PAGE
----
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Efficacy and safety of rhBMP/β-TCP in alveolar ridge preservation: a multicenter, randomized, open-label, comparative, investigator-blinded clinical trial

Abstract

Background

The aim of this multicenter, randomized, open-label, comparative, investigator-blinded study was to investigate the efficacy and safety of recombinant human bone morphogenetic protein 2 (rhBMP-2) combined with β-TCP (rhBMP-2/β-TCP) in alveolar ridge preservation.

Materials and methods

Eighty-four subjects from three centers were enrolled in this clinical trial. After tooth extraction, rhBMP-2/β-TCP (n = 41, test group) or β-TCP (n = 43, control group) were grafted to the extraction socket with an absorbable barrier membrane for alveolar ridge preservation. Using computed tomography images obtained immediately after and 12 weeks after surgery, changes in the alveolar bone height and width were analyzed for each group and compared between the two groups.

Results

Both the test and control groups showed a significant decrease in alveolar bone height in the 12 weeks after surgery (both groups, p < 0.0001). However, the test group exhibited a significantly lower decrease in alveolar bone height than the control group (p = 0.0004). Alveolar bone width also showed significantly less resorption in the test group than in the control group for all extraction socket levels (ESL) (p = 0.0152 for 75% ESL; p < 0.0001 for 50% ESL; p < 0.0001 for 25% ESL). There were no statistically significant differences in the incidence of adverse events between the two groups. No severe adverse events occurred in either group.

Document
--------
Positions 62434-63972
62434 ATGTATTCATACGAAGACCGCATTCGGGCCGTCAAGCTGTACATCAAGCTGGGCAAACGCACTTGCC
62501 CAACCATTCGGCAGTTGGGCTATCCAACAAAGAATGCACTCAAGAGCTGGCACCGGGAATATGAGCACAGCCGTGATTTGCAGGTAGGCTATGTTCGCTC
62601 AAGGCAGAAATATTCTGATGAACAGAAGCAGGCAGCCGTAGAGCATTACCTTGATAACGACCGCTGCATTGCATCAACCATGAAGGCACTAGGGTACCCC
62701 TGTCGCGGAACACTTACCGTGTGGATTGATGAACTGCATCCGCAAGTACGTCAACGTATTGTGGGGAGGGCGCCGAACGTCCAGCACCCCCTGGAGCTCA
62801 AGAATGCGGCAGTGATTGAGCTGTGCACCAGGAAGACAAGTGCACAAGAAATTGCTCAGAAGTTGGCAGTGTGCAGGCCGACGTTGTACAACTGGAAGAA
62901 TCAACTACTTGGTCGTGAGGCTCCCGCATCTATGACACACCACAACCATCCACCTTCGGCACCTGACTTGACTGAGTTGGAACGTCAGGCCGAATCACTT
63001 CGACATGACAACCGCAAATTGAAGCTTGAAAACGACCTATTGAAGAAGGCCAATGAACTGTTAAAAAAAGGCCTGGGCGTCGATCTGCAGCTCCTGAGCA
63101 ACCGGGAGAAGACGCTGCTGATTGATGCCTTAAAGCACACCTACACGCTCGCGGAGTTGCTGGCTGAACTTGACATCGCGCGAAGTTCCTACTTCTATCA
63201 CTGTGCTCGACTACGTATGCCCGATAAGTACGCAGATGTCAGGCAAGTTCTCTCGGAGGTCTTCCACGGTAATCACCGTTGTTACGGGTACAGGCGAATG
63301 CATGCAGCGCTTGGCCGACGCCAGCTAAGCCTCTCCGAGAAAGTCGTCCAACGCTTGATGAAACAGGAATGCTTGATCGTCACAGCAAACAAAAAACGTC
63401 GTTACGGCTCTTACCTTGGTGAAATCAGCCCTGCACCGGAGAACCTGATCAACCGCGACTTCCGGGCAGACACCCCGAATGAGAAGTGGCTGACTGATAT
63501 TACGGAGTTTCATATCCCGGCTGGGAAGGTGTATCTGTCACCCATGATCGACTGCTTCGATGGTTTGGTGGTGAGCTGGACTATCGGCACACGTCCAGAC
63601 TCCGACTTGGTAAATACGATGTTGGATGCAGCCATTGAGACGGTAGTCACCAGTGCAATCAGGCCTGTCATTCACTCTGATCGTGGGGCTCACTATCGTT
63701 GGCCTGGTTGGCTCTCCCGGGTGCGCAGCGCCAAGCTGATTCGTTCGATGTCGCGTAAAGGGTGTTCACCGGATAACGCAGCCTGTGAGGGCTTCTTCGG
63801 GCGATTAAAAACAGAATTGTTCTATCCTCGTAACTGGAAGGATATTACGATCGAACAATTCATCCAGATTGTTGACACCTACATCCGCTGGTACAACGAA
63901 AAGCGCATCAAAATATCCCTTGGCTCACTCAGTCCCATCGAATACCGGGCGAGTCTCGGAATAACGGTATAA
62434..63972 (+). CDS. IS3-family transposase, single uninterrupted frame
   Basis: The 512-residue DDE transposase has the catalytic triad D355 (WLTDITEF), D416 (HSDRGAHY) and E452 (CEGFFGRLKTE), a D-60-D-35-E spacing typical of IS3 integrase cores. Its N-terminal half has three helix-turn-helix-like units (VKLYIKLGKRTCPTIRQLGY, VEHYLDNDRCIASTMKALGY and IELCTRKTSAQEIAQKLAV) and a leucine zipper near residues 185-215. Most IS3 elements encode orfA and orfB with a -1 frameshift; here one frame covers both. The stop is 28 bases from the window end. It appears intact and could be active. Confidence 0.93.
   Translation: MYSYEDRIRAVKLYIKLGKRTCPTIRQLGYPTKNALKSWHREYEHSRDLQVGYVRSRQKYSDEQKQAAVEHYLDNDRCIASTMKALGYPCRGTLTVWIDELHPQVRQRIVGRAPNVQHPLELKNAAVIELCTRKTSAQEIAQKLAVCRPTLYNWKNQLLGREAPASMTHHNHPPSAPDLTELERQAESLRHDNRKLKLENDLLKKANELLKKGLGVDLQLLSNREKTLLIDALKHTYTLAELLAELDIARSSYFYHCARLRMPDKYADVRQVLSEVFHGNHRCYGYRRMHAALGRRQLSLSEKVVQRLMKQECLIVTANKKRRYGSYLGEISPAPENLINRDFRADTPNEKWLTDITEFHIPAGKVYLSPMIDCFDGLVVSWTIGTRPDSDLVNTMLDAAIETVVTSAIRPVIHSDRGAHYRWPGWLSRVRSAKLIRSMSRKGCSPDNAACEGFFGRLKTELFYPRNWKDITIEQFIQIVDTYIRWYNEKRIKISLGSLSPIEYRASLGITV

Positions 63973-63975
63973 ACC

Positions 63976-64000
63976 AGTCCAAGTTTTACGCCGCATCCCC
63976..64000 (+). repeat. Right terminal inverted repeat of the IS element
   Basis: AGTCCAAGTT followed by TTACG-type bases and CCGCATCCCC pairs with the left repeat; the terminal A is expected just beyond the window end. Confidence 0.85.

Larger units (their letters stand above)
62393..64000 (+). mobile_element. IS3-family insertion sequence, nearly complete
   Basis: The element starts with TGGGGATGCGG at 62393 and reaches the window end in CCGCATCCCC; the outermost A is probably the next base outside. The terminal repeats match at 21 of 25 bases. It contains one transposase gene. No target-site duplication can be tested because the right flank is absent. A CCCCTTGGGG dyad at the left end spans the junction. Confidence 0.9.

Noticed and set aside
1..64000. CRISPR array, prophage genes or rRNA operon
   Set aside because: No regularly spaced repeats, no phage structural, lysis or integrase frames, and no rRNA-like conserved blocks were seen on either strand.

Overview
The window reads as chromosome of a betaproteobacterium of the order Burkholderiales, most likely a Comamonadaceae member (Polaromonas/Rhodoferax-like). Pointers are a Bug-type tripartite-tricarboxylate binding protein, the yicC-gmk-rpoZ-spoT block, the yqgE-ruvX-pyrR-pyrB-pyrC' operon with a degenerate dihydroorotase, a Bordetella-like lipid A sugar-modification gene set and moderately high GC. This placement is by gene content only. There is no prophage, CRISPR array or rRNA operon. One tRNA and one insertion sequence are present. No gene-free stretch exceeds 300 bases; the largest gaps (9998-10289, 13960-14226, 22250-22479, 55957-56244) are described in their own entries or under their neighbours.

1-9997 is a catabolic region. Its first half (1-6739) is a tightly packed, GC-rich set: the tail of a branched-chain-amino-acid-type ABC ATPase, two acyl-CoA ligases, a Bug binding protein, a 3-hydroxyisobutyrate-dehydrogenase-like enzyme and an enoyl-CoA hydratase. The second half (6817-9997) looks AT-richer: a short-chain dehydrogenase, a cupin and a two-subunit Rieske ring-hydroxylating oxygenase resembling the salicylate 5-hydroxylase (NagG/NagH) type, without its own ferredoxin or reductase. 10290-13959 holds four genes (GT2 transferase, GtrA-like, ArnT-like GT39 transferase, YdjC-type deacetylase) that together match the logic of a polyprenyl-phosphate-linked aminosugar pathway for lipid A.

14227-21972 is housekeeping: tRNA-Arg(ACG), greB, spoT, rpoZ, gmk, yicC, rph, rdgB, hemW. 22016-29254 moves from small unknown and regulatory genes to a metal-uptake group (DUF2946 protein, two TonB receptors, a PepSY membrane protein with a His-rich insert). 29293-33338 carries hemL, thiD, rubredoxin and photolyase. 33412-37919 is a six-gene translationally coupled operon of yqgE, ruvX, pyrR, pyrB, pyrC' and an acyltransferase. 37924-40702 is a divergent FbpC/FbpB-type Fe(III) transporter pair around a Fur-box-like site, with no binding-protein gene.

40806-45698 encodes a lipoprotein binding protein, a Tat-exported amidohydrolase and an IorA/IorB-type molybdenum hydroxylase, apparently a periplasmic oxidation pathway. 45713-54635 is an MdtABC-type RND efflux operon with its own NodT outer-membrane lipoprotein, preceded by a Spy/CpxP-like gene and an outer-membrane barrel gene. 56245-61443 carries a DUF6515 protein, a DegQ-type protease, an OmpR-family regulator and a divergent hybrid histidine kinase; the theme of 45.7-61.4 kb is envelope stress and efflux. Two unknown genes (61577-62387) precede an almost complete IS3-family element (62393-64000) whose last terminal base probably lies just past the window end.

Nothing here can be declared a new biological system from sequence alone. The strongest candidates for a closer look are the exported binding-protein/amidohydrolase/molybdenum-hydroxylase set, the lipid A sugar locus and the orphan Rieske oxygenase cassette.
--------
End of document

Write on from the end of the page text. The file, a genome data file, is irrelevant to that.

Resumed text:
Conclusions

The results of this study suggest that rhBMP-2/β-TCP is a safe graft material that provides a high alveolar bone preservation effect in patients receiving dental extraction.

Trial registration

Clinicaltrials.gov, NCT02714829, Registered 22 March 2016

Background

The alveolar ridge undergoes normal physiological bone resorption after tooth extraction. Several studies have demonstrated that the major bony changes around the extraction socket occurred during the 12 months after extraction, where two-thirds of total resorption in the alveolar bone width and almost all resorption of alveolar bone height occurred within the first 3 months after tooth extraction [1, 2]. In a systematic review by Van der Weijden et al. [3], the mean amount of alveolar resorption during the post-extraction healing period was 3.87 mm for width and 1.67–2.03 mm for height. Insufficient height and width of the residual alveolar bone make it difficult to place the implant in an ideal position during subsequent rehabilitation with dental implants and requires complicated bone grafting. The prosthesis is also esthetically compromised.